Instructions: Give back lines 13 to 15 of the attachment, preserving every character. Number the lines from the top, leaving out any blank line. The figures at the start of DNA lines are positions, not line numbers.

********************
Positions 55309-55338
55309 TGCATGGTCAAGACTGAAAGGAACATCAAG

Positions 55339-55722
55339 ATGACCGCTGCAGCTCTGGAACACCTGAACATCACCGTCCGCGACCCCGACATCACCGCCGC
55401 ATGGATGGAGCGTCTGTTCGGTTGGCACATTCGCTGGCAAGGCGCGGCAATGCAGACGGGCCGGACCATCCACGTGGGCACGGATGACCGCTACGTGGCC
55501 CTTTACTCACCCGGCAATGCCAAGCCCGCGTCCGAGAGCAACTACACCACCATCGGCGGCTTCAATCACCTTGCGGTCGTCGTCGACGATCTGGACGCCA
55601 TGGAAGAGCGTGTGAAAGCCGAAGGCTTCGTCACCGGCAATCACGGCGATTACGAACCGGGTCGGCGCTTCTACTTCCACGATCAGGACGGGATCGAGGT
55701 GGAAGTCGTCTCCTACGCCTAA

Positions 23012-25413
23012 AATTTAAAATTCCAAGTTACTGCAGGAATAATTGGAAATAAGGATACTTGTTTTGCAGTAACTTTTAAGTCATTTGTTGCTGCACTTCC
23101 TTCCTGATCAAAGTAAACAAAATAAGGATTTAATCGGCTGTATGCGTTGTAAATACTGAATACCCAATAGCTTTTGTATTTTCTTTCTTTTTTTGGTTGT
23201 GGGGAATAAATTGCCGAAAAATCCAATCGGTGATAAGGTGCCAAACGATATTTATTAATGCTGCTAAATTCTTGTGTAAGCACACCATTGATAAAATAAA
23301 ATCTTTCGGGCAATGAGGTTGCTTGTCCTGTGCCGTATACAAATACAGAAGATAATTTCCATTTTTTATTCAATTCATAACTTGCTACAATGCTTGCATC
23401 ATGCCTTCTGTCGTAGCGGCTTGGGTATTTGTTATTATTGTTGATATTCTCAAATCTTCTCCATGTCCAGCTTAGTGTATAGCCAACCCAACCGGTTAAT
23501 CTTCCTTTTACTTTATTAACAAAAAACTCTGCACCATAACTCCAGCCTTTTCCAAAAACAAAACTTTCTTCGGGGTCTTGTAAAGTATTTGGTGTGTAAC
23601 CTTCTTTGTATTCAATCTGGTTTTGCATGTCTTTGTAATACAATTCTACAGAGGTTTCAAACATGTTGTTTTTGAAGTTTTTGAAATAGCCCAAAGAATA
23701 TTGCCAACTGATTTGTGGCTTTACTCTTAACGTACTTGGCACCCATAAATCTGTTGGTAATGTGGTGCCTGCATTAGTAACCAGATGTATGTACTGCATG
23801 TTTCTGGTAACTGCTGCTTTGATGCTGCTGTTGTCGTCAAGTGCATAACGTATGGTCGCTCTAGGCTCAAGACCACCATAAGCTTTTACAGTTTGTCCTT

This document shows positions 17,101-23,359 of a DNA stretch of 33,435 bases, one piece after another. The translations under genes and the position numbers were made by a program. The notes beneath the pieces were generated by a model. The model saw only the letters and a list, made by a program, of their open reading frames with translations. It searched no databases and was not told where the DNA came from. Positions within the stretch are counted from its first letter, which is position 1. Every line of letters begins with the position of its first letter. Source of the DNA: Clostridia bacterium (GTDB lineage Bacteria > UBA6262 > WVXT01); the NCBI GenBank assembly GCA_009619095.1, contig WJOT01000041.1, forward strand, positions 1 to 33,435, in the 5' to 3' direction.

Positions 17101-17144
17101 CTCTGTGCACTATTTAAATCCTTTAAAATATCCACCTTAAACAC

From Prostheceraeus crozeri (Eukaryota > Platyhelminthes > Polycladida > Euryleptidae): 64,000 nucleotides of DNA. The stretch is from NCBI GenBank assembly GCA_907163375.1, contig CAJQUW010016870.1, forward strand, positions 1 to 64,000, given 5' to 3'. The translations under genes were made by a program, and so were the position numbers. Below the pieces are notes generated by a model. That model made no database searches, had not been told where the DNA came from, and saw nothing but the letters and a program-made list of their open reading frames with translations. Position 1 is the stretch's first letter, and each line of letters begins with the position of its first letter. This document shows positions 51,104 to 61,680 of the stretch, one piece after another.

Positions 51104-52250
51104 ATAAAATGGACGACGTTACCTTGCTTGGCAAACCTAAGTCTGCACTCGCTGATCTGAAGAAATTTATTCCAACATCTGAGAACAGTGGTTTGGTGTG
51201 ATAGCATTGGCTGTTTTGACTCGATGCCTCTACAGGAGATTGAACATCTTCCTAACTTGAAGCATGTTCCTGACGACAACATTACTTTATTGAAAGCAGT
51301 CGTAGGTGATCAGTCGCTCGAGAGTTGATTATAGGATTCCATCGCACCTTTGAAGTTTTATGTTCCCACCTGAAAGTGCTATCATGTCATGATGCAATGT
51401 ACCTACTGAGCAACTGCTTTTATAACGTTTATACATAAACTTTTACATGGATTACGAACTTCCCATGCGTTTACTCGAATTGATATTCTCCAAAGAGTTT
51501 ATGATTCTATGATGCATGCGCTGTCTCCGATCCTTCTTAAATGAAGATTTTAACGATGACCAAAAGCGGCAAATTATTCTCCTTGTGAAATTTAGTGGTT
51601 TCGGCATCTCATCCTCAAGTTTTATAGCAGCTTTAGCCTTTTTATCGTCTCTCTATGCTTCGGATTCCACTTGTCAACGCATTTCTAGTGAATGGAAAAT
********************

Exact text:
23301 ATCTTTCGGGCAATGAGGTTGCTTGTCCTGTGCCGTATACAAATACAGAAGATAATTTCCATTTTTTATTCAATTCATAACTTGCTACAATGCTTGCATC
23401 ATGCCTTCTGTCGTAGCGGCTTGGGTATTTGTTATTATTGTTGATATTCTCAAATCTTCTCCATGTCCAGCTTAGTGTATAGCCAACCCAACCGGTTAAT
23501 CTTCCTTTTACTTTATTAACAAAAAACTCTGCACCATAACTCCAGCCTTTTCCAAAAACAAAACTTTCTTCGGGGTCTTGTAAAGTATTTGGTGTGTAAC